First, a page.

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GWA Wingfoil World Cup Leucate 2021 | Day Three

Friday 30th April

Report: Sasha Jade / All photos: Samuel Cardenas / Video: Mintautas Grigas

Today we had our first sunny start here in Leucate! The substantial breeze blew hope through the air during the morning skippers meeting. 

Aiming to speed up the tempo of the event, judges planned to kick off with the Surf-Racing discipline. Riders were told to remain alert for the calls, as the GWA Wingfoil World Tour race director Dani Jimenez and GWA head judge Mallory de la Villemarqué headed to the beach to plan the race course of the day.

Shortly after, the tractors were loaded with foils, and the riders made their daily commute to the competing site. Things were looking promising. The sun was persisting, and the wings were flapping in the breeze as the riders set up for action. By Midday, the breeze was substantial enough to have all the excited riders in the ocean testing out the course. 

Due to the flat and light conditions, the judges separated the course into three short parts separated by two buoys.

Don’t let the distance fool you. The course may appear short, but it is equally as potent! Especially the second half!

Throughout the course the riders will find themselves in favour of the wind, against and even a part where they cannot use their wing at all. They have to cross by pumping. 

There is an incredible amount of timing involved in a surf-race. When the red flag rises, riders have exactly 4 minutes to get to the start line. If a rider crosses the line the minute before the green flag rises, they will be disqualified and must commence the entire heat. We don’t know about you, but that sounds like enough to get our hearts racing before the race even begins! 

It takes an immense skills to maintain calm and balance on the gear in light wind whilst ensuring you keep the perfect speed per each second that ticks on the clock. 

The green flag gives the rider the go-ahead to cross the line and make their way down the first section of the course. The first buoy is intentionally set up downwind from the start line so the riders cannot use the power of their wings just yet! 

Only when they reach buoy number one, do the Wing kicks in as the course changes direction where riders continue to race upwind to buoy number two. 

Finally comes the real leg burner. The riders must release their Wing and pump to the finish line as fast they can. The first one to cross it, wins! 

Pro freestyle kitesurfer Paula Novotna (CZE), one of the most dedicated off-the-water athlete confirms – this final stretch is no joke.

“Pumping on the foil is exhausting! It’s like a burner and workout for your legs so for sure, being fit on the water helps with every kind of Watersport.” -she says.

If it tires someone as fit as Paula, it is most likely is a recipe for spaghetti legs for the rest of us. So we better get training! 

At the beach, we caught up with RRD rider Francesco Cappuzzo (ITA) to ask him about his race gear setup. He has been heavily involved in the R&D process of the gear from the beginning of their Wingfoiling journey. 

He explains that the Wings for the Surf-Race discipline tend to be smaller, creating more speed for less resistance and drag. Boards are smaller as well as the rider needs to get up on the water only once and the goal is to never touch the water.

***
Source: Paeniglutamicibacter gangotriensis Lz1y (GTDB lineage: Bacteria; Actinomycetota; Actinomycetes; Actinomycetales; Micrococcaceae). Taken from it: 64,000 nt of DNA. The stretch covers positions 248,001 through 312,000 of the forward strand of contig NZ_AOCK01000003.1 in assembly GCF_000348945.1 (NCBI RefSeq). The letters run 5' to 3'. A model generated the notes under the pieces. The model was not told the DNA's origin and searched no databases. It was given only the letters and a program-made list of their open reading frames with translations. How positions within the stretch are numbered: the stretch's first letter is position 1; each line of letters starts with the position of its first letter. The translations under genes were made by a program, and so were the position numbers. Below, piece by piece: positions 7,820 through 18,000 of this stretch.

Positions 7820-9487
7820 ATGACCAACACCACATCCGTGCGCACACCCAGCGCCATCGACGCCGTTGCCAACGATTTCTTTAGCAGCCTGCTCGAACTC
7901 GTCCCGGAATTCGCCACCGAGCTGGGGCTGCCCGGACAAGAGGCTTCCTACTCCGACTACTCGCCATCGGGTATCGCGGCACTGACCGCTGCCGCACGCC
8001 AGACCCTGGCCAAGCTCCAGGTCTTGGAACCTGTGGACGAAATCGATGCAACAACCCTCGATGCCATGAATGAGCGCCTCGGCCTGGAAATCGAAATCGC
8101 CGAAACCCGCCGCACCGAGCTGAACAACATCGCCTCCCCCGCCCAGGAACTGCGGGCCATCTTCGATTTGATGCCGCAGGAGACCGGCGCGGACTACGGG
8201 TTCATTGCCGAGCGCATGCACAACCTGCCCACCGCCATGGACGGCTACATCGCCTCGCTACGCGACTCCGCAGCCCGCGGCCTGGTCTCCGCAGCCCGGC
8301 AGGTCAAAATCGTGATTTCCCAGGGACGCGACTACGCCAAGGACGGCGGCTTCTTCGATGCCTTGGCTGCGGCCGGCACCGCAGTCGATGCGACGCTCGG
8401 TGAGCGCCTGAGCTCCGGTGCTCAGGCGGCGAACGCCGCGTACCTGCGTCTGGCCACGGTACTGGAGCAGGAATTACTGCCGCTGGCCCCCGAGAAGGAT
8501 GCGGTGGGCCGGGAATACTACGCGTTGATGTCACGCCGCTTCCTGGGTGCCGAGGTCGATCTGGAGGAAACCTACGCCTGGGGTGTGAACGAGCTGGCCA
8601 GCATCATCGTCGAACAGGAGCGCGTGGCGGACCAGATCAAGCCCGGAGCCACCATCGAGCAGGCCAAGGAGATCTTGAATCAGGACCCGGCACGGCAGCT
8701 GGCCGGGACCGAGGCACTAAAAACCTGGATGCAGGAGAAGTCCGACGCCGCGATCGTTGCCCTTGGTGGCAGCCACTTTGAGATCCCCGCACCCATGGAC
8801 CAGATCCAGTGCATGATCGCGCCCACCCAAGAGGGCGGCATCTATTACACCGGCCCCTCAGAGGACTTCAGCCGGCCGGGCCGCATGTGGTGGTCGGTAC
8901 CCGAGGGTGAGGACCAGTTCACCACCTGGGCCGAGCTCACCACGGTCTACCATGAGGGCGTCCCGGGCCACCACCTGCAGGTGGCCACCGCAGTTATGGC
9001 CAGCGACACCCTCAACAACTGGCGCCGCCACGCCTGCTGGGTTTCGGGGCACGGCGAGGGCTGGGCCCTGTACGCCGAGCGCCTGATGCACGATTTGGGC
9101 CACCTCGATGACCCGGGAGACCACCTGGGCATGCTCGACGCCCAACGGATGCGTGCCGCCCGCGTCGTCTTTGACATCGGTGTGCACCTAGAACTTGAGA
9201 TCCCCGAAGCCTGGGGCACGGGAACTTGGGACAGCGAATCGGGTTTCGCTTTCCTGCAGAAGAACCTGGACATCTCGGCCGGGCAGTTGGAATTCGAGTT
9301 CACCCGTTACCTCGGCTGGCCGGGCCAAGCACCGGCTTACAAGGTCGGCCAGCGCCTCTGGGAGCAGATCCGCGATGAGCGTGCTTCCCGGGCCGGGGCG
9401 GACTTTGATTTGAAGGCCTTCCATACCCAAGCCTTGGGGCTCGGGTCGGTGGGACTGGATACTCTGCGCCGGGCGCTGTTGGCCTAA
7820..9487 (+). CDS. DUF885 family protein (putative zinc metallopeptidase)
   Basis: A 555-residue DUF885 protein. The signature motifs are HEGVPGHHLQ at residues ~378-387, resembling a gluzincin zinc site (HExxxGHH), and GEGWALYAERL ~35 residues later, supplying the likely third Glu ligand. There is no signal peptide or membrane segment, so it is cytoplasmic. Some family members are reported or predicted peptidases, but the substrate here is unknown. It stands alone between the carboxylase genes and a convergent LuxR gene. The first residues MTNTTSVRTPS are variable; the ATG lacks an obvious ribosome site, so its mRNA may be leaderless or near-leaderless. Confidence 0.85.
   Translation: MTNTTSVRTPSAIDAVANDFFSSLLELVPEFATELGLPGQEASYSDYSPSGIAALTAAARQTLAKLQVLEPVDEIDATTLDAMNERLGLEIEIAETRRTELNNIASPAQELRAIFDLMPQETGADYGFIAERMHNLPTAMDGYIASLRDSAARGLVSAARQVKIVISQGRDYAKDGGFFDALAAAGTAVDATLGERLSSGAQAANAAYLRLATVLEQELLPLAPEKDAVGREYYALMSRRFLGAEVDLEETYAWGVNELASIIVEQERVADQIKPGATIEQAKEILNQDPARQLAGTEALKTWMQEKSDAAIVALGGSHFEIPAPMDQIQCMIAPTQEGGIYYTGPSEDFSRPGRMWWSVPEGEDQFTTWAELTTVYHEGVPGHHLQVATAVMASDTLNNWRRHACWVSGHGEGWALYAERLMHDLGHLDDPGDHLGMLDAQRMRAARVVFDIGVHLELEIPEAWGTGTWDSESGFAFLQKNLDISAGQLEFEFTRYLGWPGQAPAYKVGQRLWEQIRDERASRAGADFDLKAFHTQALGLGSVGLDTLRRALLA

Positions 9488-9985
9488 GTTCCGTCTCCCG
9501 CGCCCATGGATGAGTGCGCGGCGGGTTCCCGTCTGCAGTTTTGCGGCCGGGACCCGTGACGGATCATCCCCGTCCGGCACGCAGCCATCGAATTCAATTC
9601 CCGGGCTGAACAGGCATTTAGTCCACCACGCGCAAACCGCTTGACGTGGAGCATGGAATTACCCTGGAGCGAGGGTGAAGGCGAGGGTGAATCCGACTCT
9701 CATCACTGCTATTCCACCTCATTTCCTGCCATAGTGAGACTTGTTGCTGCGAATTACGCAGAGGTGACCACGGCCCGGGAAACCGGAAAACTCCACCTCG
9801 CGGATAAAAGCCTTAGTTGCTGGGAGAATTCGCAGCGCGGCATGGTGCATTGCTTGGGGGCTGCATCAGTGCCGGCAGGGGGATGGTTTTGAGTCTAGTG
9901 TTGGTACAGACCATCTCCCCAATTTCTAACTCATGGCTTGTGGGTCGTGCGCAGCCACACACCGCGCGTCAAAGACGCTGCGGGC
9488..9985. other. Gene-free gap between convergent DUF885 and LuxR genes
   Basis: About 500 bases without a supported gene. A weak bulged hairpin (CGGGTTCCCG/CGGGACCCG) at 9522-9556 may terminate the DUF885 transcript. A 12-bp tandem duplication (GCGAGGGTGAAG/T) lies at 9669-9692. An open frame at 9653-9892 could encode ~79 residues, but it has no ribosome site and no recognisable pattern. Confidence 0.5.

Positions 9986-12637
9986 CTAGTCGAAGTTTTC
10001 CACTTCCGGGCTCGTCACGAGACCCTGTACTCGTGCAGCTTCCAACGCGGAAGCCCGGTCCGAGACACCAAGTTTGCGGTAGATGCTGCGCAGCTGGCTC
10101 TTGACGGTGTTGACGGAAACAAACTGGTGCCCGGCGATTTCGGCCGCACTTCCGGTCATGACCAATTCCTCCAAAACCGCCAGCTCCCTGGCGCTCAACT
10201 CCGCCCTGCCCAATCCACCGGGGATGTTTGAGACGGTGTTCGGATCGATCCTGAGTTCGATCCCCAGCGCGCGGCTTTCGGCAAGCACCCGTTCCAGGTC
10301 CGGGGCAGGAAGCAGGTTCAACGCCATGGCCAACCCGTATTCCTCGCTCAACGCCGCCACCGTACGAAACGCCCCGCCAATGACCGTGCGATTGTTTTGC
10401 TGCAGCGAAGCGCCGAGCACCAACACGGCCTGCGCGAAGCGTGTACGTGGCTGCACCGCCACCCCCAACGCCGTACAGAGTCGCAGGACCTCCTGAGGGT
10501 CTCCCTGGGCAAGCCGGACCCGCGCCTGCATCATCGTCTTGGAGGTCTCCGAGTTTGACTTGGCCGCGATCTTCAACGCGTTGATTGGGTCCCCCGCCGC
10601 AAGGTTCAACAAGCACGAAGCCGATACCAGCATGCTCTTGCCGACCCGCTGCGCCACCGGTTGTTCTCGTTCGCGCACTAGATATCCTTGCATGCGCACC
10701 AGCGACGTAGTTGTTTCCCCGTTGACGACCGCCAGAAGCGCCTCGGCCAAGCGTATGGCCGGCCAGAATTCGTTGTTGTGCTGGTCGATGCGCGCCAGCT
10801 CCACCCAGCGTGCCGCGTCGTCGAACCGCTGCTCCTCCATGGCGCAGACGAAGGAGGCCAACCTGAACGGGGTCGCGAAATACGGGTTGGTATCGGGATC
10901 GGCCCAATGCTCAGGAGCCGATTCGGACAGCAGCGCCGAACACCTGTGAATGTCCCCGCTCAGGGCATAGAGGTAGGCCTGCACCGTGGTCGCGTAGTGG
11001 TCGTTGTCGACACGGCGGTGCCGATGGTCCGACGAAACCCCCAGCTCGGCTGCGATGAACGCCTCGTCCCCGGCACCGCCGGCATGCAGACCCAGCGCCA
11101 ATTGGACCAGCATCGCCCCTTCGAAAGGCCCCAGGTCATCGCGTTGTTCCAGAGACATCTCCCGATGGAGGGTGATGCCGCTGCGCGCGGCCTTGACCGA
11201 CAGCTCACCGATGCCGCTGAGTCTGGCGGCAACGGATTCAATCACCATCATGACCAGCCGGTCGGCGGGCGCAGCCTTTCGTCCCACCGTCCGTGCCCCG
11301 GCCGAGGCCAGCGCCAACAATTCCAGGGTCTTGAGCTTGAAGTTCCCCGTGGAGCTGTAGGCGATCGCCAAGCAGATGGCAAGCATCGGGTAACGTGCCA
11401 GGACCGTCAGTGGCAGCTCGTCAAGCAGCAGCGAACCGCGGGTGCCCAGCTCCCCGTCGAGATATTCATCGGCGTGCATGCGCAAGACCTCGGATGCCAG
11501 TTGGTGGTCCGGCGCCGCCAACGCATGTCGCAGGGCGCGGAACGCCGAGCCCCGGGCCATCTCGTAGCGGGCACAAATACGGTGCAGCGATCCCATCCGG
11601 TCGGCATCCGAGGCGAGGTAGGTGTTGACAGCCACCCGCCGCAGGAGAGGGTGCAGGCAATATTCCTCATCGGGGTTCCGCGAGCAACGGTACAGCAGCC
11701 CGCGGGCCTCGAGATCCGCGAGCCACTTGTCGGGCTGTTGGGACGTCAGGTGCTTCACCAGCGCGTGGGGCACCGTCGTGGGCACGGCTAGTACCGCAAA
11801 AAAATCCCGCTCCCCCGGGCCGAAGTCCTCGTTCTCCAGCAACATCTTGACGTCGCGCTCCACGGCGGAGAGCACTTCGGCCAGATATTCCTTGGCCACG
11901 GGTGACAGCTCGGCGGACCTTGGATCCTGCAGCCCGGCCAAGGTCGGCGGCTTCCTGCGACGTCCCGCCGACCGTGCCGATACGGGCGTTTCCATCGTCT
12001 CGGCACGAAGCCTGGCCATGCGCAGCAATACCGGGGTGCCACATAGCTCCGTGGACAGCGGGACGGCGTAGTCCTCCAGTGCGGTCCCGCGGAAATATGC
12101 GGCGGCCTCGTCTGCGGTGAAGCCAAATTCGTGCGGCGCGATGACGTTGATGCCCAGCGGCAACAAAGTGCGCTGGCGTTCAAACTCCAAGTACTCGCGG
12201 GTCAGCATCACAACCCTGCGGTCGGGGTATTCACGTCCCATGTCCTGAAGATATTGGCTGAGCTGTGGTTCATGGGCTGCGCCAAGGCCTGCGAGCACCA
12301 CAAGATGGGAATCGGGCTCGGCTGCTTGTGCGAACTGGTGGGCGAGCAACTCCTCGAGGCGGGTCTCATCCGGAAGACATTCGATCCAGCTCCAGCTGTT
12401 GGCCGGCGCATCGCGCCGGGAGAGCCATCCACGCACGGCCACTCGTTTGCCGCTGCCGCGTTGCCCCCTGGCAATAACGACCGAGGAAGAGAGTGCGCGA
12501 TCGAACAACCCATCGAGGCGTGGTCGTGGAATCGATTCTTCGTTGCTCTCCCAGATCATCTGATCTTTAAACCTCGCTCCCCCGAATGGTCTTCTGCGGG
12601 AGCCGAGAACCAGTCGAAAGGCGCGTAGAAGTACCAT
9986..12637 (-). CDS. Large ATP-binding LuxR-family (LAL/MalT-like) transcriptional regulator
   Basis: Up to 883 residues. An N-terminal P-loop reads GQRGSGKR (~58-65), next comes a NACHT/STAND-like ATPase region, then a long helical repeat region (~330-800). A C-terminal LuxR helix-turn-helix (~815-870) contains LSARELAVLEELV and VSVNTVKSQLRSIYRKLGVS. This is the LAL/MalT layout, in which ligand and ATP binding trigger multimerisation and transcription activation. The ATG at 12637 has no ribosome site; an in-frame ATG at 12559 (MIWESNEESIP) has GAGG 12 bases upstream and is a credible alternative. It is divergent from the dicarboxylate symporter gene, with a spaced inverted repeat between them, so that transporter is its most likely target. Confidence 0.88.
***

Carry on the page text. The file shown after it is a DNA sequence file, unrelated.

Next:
We dove a little deeper into the evolution of the gear, and he sees it evolving in two ways. 

Entry level equipment: Strong, Powerful, easy to use and fast.

High performance: Light, fast and manoeuvrable. 

“It’s really hard to distinguish the shape of the gear. It’s very small details that make a huge difference. One may look better from far but a centimetre can make a world of difference in performance. Unlike most board sports, the board itself is the least important part of the setup. You are rarely on it. The most impactful are the Wing and Foil. They are what you use to fly.” – explains Cappuzzo. 

The high-performance gear is doing its best to keep up with the insane rate of evolution of the athletes riding possibilities. Klaas Voget (GER) Duotone Wingfoil R&D and Team Manager explains that the gear specs could go any way at this point. This is why Duotone Wingfoil keeps its primary focus on nailing the entry-level gear, which is realistically the more achievable goal. 

There seems to be a common goal to encourage anyone and everyone to try this new discovery the riders are passionately sharing with us. 

“We are developing most of the new gear to be as strong as we can. We know it’s expensive, so we need it to last to make it an affordable investment.” – Francesco Cappuzzo confirms. “We spend so much time behind this product, on what is behind the aesthetics of it all. We hear a lot of: ‘this thing looks so ugly I’m never going to try it!’ But when they do try it, it will change their worlds!”

There is no certainty what the future of this sport will bring, but the riders are sure about this: “Wingfoil is something from almost all the water-sports: surf, windsurf, kite and sup. The most important thing is that people try. When they will, Wingfoiling will explode. The community can be HUGE. All the athletes can unite and inspire innovation.”– Cappuzzo explains.

By 16.00 pm, the anxious riders were released, as they could no longer bear the taunting of the wind driving them on and off the water throughout the day. Judges want to ensure they keep their energy for tomorrow’s potent forecast! 

Everyone is looking forward to it. The action-deprived athletes are craving to show us some action tomorrow, so stay tuned for D-day!

Early skippers meeting at 8.00 am with a first possible (very likely) start at 9.00 am. (CET) See you there!

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